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Students to Stage Shakespeare’s 'Romeo & Juliet'

ASCC Press Release Wednesday, November 10, 2010

ASCC Literature Students to Stage Shakespeare’s “Romeo & Juliet”

By James Kneubuhl, ASCC Press Officer

“Shakespeare is the most influential figure in English literature, and he had his finger on the pulse of the people. He knew what struggles people were experiencing, and this is what has allowed Shakespeare’s work to survive the test of time. Not many writers have had their work survive for 400 years.” American Samoa Community College (ASCC) Language & Literature instructor Lawrence Wilson made these observations while discussing the production of “Romeo & Juliet” that he and his students will bring to the stage this coming Thursday and Friday, November 18th and 19th, at 6 p.m. in the ASCC Lecture Hall.

William Shakespeare (1564-1616) probably never imagined an adaption of his classic love story almost 400 years later on an island halfway around the world where no English was even spoken when he first wrote it, but as Wilson points out, Shakespeare’s focus on the human experience resulted in works which transcend any specific language, time or place. For their adaptation of “Romeo & Juliet,” Wilson and his students have set the story in the present day on the ASCC campus. “Rather than a rivalry between two families,” he says, “we’ve made the rivalry between two student clubs.” If this premise sounds preposterous, don’t forget that the same rivalry was previously re-imagined as taking place between white Americans and Puerto Rican immigrants for a musical some might remember called “West Side Story”. The latter premise also sounded preposterous at first, but “West Side Story” went on to earn recognition as an all-time Broadway classic.

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While Broadway may one day be on their individual or collective agendas, for the moment the cast of the ASCC “Romeo & Juliet” are concentrating on the College’s Lecture Hall and how to maximize that facility’s potential as a performance space. “Because the Lecture Hall has closed acoustics, we won’t have to use microphones,” said Wilson, recalling the sound challenges of his previous Shakespeare adaptation, “As You Like It”. He and his students also have some fresh concepts about how to use more than just the room’s main stage for the production. “I wanted to create an environment where the audience feels like they’re in the play themselves, Wilson explained, “and the intimate setting of the Lecture Hall will enable the actors to project their voices, just like in Shakespeare's time.”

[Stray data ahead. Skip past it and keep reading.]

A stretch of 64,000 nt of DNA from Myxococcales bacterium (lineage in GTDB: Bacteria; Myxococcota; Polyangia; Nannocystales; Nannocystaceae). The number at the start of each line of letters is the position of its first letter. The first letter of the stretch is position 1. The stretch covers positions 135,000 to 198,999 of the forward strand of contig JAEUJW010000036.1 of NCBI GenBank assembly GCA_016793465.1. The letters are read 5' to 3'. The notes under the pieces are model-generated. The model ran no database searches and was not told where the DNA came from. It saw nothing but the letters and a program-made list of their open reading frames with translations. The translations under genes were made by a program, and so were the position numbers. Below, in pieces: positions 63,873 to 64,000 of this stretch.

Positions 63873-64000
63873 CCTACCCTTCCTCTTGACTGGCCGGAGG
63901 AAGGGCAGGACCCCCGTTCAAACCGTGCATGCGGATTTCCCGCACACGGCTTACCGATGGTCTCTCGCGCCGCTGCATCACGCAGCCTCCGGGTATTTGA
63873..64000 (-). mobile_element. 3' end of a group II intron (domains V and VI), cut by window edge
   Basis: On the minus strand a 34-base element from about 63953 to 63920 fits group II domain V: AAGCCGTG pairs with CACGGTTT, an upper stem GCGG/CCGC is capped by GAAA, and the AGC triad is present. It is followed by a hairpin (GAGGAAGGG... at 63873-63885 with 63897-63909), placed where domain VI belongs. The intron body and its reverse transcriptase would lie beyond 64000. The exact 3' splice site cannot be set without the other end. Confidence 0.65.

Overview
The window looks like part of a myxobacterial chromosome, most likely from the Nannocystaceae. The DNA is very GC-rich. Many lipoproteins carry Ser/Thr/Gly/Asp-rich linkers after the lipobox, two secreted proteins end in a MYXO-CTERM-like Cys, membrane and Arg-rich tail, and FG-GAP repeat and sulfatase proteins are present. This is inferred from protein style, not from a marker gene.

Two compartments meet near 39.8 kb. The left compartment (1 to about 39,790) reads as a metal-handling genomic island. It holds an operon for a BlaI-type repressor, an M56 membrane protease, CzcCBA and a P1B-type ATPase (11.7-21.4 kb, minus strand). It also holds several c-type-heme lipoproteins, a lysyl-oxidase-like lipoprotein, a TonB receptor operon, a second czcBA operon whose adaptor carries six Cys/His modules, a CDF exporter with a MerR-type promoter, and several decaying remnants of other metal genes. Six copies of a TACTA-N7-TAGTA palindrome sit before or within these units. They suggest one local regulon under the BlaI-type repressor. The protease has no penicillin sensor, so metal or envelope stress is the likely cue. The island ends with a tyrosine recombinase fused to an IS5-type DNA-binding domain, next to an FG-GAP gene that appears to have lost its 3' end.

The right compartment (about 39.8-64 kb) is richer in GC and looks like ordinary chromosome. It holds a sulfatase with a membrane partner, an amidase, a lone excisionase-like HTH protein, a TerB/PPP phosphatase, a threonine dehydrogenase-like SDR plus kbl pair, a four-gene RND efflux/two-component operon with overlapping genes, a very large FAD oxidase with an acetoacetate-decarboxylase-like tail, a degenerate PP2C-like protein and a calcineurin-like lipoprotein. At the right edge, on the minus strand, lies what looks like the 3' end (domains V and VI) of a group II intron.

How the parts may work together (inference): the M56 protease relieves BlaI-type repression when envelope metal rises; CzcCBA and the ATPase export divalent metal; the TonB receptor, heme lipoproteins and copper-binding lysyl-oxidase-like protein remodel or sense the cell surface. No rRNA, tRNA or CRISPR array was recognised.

As he did with “As You Like It,” Wilson collaborated with his students to modernize as well as “Samoan-ize” the script, which has resulted in a version of “Romeo & Juliet” truly unlike any other. “It’s important to make this play relevant to the lifestyles of the present place and time,” Wilson explained. “The more the audience sees themselves in the play, the better.” While some parts of the dialog remain exactly as written by Shakespeare, other portions have been re-worked by the actors, who are mostly Wilson’s students from the classes ENG 150 (Introduction to Literature), ENG 151 (Freshman Composition) and ENG 251 (Sophomore Composition).

“Letting the student actors have a degree of influence over the dialog gives the play a unique sound, and also makes it more personal to them,” Wilson explained. “Otherwise, they’d just be memorizing lines that might not have as much meaning. This way, we have a more genuine engagement between the students and the text. I want the students to gain an appreciation for Shakespeare, and I would like for them to be able to say that they had a great experience performing this play. Having tried this approach with ‘As You Like It’, I’ve learned that you cannot rush the process, but the actors want to do well and will find their own ways to bring their roles to life.”

Prior to the Lecture Hall performance, the cast of “Romeo & Juliet” will give several warm-up performances at several local high schools. Confirmed appearances so far include Marist/Faasao and Leone, with others a possibility if time and actor availability permits. The high school appearances will help the student actors fine tune their stagecraft for the major performances in the ASCC Lecture Hall on the 18th and 19th. Tickets will be available at the door, and the show will start at 6 p.m. Since the Lecture Hall seats a maximum of 150, those who wish to attend the play should arrive early in order to secure a set.


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